The “Dell Way” is shorthand for execution, execution, execution. “Go do it” is another one of these Dell-isms that suffuse right through the organization.
The net result is that Dell will reward short-termism at the expense of an overall plan.
When Michael Dell came back to run the company, I remember scoffing at his statement of intent, which was, basically, to be better at what they were already doing. As you rightly say, you can only trim so much fat before hitting muscle ’n bone.
The number of times I heard references to the one good idea he had—way back, 20 years ago—suggests that he has no clue other than to keep doing what he knows: assemble commodity PCs.
In that sense, Dell is not in the same market as Apple, meaning they’re not really competitors any longer.
Version 1.0.3 of SpacePig permits registered owners of the game to play the full registered version when not connected to the internet. So now you can enjoy SpacePig on the road (albeit without the music).
I’d like to reiterate the comment made about file names. I bought a NAS drive believing I’d be able to use it to back up a small network of Macs. It networked OK if a little clunkily, but unfortunately the many and varied problems with historic file names I encountered meant that the drive was virtually unusable.
If you are starting out from scratch, clearly you can decide to follow the basic file naming rules that most drives will recognise. But if you already have a ton of stuff on your hard drive, named the Mac way, i.e. any way you please, you will find your backup falls over at the first hurdle.
In a fit of total frustration—and lack of the knowledge to do otherwise—I ended up up reformatting my drive and now use it as a rather expensive stand-alone.
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There’s a great program that can fix all those un-Windows-able names called A Better Finder Rename. It’s can even do batch renames.
Thanks for the reminder about this important component of the .Mac service. When needed for troubleshooting or accessing remote files, it sure is a handy feature.
I’m looking forward to the anticipated enhancements in .Mac as Apple further integrates the functionality of its different digital devices through this annual subscription service.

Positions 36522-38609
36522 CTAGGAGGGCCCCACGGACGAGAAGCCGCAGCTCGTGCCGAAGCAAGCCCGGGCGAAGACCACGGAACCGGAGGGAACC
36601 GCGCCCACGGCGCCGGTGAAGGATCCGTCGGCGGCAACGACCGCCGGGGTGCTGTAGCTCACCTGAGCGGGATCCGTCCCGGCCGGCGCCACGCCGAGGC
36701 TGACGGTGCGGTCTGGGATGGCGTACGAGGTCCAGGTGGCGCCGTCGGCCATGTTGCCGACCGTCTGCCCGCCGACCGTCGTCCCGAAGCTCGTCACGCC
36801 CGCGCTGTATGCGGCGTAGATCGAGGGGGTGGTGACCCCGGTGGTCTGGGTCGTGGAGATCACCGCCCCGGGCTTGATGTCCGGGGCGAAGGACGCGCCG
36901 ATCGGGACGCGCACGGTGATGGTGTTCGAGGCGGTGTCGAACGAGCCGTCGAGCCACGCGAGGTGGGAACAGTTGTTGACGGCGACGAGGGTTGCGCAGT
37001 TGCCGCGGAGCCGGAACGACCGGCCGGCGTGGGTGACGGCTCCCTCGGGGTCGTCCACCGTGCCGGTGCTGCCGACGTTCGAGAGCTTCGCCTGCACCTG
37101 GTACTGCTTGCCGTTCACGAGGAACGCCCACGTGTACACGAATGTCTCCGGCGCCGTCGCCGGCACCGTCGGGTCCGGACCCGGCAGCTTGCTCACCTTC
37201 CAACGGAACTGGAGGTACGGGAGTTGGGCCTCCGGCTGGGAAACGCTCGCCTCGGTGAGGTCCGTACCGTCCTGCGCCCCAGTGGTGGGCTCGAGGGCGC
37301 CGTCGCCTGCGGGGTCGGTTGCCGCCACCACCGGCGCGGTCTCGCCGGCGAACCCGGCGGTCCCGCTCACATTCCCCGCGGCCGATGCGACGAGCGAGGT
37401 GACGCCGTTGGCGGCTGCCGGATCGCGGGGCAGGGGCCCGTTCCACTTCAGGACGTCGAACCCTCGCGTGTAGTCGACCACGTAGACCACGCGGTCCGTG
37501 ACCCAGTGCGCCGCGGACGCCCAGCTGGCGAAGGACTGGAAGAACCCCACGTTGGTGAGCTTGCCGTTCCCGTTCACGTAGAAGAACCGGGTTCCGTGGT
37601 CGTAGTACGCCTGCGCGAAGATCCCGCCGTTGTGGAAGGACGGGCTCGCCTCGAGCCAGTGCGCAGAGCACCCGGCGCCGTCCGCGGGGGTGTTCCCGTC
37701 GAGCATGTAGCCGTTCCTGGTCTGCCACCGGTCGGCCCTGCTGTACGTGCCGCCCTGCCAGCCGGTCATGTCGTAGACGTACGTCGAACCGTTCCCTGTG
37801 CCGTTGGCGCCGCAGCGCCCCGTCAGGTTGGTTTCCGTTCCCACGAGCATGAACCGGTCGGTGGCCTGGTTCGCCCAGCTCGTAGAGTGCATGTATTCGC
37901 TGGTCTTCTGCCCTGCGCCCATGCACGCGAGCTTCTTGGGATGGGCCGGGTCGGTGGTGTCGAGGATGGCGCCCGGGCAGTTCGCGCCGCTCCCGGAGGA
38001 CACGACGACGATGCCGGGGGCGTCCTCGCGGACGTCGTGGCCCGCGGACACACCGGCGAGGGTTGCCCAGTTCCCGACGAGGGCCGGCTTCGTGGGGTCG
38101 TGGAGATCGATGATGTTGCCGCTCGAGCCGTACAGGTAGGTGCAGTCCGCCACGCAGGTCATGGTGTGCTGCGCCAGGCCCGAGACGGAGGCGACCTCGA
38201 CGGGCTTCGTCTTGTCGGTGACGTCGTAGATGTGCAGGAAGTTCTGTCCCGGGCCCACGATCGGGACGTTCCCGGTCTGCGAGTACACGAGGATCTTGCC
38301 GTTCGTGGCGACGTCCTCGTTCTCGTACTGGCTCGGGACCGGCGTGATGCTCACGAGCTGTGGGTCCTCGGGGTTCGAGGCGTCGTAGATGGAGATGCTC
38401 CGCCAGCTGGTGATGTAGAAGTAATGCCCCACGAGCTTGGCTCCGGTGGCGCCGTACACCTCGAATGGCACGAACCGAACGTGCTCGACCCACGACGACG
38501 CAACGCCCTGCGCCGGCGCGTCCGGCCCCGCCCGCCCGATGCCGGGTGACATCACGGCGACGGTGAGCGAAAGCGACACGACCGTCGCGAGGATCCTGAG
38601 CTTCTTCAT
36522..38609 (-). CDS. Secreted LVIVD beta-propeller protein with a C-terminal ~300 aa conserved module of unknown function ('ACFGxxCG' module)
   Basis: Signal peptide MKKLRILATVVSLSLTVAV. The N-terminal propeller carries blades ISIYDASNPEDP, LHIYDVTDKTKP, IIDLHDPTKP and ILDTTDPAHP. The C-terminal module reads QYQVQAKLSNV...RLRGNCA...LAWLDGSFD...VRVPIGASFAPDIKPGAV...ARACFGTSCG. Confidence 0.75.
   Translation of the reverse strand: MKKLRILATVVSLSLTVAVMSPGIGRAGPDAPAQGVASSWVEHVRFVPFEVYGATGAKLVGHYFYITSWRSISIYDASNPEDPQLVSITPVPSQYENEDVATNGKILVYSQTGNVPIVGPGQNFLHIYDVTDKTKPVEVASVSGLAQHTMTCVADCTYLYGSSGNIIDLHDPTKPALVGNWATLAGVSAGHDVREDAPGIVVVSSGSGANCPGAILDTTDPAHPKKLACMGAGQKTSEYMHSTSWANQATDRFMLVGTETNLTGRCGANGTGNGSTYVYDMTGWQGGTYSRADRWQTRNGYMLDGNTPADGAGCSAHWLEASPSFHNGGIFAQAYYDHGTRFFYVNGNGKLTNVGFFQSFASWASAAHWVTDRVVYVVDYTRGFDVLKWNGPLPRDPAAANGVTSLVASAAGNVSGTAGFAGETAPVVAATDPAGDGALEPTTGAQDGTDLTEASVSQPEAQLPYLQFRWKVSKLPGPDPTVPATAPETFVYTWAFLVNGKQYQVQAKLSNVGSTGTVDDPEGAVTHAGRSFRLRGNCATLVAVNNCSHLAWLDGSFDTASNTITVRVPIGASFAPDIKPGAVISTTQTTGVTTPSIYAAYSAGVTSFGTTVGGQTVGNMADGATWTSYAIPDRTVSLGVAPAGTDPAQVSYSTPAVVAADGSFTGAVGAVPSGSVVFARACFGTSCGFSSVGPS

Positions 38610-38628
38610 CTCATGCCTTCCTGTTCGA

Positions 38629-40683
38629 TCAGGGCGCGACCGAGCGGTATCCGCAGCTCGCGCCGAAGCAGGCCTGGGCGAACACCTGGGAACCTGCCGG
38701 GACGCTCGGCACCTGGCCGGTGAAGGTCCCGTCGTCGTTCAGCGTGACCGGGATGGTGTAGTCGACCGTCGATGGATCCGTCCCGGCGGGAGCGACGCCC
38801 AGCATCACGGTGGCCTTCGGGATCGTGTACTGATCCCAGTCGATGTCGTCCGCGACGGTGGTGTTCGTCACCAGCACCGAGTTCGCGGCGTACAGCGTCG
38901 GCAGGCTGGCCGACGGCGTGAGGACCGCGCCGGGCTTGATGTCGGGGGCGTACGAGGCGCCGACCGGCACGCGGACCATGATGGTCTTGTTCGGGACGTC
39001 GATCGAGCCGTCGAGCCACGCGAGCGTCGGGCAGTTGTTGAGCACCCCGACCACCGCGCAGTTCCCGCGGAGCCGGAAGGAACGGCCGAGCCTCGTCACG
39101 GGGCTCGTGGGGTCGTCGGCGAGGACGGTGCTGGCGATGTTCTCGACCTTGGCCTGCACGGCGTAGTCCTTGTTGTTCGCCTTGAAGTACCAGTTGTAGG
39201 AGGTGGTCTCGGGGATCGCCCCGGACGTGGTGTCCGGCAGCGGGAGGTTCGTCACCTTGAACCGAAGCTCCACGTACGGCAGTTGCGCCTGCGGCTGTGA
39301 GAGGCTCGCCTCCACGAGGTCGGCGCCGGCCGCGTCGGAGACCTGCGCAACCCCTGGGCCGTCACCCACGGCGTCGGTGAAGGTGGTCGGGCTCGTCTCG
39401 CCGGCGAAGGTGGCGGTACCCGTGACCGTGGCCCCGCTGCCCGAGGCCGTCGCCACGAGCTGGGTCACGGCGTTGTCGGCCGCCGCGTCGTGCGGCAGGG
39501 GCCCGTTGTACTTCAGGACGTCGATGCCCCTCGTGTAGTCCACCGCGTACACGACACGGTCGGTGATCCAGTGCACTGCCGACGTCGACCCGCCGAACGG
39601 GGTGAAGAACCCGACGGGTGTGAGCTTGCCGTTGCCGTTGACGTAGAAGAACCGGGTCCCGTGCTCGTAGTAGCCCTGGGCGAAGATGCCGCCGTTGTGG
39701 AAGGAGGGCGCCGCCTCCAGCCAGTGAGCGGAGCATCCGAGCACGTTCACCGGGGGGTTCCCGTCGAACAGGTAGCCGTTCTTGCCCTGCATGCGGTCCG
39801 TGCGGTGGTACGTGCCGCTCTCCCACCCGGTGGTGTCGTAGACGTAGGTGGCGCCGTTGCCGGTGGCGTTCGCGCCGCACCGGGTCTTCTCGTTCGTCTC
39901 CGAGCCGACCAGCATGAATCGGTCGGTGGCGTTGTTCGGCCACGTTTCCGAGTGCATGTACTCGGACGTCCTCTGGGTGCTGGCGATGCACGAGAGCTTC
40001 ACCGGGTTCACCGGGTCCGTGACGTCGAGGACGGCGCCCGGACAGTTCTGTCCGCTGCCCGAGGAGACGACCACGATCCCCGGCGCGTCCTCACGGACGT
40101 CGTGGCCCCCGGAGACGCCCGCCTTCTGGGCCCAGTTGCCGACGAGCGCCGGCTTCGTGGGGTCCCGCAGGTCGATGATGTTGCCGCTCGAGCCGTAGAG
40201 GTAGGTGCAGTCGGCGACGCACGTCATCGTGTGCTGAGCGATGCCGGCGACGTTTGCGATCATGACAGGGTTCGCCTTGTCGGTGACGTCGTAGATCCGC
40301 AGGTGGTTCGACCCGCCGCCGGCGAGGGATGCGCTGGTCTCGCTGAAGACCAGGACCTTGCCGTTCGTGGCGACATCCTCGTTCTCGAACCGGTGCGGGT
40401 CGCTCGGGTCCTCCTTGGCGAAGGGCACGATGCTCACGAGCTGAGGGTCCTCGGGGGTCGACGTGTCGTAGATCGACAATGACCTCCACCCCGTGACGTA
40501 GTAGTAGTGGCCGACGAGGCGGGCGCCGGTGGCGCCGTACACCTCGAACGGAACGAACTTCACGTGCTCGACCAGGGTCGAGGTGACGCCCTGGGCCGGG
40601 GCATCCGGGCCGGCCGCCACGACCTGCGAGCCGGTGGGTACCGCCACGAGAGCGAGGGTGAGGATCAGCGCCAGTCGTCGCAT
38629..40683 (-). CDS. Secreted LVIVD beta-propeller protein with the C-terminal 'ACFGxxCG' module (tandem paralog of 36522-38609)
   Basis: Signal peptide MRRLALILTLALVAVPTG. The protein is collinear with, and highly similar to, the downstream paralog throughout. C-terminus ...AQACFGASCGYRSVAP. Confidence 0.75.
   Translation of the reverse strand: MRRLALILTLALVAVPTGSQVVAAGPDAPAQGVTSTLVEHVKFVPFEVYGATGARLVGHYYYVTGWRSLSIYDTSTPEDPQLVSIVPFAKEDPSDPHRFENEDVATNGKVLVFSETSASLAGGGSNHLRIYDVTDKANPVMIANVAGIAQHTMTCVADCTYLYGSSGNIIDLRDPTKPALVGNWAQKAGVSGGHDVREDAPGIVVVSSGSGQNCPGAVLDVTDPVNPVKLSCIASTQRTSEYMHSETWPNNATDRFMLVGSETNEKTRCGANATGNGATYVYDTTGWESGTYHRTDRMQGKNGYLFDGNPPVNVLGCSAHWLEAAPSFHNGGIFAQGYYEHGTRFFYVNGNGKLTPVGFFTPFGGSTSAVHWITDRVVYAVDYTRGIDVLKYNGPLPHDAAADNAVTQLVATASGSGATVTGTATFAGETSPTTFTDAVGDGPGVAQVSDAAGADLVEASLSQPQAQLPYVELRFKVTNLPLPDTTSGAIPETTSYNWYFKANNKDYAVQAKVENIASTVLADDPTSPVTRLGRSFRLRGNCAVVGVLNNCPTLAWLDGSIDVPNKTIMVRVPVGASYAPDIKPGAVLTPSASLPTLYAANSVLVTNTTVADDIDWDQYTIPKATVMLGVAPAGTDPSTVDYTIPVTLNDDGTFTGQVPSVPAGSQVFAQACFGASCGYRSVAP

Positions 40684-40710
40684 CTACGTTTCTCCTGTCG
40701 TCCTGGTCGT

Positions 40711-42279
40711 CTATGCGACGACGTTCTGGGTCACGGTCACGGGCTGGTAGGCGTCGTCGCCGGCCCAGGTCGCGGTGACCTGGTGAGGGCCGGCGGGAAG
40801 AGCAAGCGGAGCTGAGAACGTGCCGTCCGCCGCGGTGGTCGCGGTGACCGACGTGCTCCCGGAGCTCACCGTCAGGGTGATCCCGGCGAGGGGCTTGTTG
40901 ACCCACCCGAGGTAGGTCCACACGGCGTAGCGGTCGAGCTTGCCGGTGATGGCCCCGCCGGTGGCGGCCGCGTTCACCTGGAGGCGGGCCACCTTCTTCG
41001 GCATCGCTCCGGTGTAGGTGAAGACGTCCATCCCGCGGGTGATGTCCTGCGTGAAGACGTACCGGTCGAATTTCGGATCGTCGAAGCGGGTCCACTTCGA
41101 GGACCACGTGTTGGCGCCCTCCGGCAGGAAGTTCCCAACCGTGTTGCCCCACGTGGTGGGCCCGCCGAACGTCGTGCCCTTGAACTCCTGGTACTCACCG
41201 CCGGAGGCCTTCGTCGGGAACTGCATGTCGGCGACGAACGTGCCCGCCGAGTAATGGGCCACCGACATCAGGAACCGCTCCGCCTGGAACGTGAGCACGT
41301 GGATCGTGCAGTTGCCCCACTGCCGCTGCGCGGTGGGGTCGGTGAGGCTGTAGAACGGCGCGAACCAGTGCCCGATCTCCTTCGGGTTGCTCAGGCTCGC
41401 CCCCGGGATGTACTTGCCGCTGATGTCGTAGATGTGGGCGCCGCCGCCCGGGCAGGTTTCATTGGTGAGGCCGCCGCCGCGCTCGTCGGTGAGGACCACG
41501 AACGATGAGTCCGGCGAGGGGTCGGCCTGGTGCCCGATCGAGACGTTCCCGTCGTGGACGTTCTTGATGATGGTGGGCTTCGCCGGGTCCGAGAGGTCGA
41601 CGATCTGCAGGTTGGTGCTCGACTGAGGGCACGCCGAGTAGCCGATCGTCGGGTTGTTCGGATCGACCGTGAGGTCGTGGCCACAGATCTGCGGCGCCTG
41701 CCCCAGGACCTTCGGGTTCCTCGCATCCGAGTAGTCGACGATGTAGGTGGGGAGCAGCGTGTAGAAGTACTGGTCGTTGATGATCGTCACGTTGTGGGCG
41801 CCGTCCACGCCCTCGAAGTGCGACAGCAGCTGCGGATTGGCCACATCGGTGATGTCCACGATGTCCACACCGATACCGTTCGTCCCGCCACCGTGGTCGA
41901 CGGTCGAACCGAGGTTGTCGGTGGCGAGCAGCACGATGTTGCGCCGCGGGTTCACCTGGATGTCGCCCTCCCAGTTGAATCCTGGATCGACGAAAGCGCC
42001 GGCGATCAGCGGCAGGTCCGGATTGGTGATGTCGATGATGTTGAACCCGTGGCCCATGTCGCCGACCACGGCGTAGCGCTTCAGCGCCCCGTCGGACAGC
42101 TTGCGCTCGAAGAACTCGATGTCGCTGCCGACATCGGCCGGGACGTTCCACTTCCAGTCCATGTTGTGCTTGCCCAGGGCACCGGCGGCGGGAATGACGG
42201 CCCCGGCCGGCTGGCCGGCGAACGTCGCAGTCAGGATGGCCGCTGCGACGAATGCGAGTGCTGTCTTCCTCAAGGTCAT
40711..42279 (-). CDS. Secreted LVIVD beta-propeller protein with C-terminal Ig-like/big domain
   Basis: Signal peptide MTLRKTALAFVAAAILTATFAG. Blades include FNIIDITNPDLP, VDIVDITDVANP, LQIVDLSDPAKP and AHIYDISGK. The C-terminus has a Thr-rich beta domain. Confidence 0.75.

Last week one of my associates used Back to My Mac to access a Mac at a remote location to troubleshoot its wireless network. It saved travel time and the need to try and walk someone through the fixes over the phone.
That one incident made the year’s subscription cost of .Mac more than worthwhile.
—Robert Paul Leitao
Although I run an FTP server in-house (with the excellent CrushFTP 4) I still need the public folder in my iDisk. My ADSL line can send at a maximum 90kps (860kbps) so downloading from me is a slow experience.
It’s easier for me to upload to iDisk for people to collect from there. But I wish Apple would let us use FTP rather than WebDAV, which slows to a trickle if you aren’t careful.
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It’s amazing how Apple takes things that only über-geeks can do and makes it to where anyone can do it. Truly stealing fire from the gods.
I just wanted to say, thank you for this site. I am an infant with Photoshop, but I believe that with this detailed and easy-to-understand Web site I will be able to create a master piece and delicate it to you my friend.
—Anne from Australia
I like Time Capsule. My experiences have been a bit different than the ones detailed in this review.
I’ve been using it as a wireless backup for five Macs in my home, and although a few early glitches occurred, it’s now working quite well and provides peace of mind our Macs are backed up each hour.
As mentioned above, as a wireless router the Time Capsule is top-notch. Migrating my household’s AirPort gear to 802.11n has provided a noticeable increase in wireless networking speed and range. Time Capsule is an 802.11n AirPort device.
Anyone buying a Time Capsule should do the first backup on each Mac via an Ethernet cable rather than wirelessly. It saves time, and it saves hassles.
Most of my early problems were solved by connecting to the Time Capsule on each Mac via of the Finder’s “Go” menu before commencing the first backup. Making the connection to Time Capsule’s hard drive before the backup began via of Time Machine reduced issues to almost nil.
The .sparsebundle format used by Apple for Time Machine backups can create issues if backups are not done regularly. Time Machine is not designed to be used only sporadically or infrequently. Time Capsule is the not the culprit in many of the cases when backups go awry.
While I don’t suggest Time Capsule is “perfect,” I do believe it accomplishes its assigned tasks and makes backing up a household full of Macs much easier and more practical.
—Robert Paul Leitao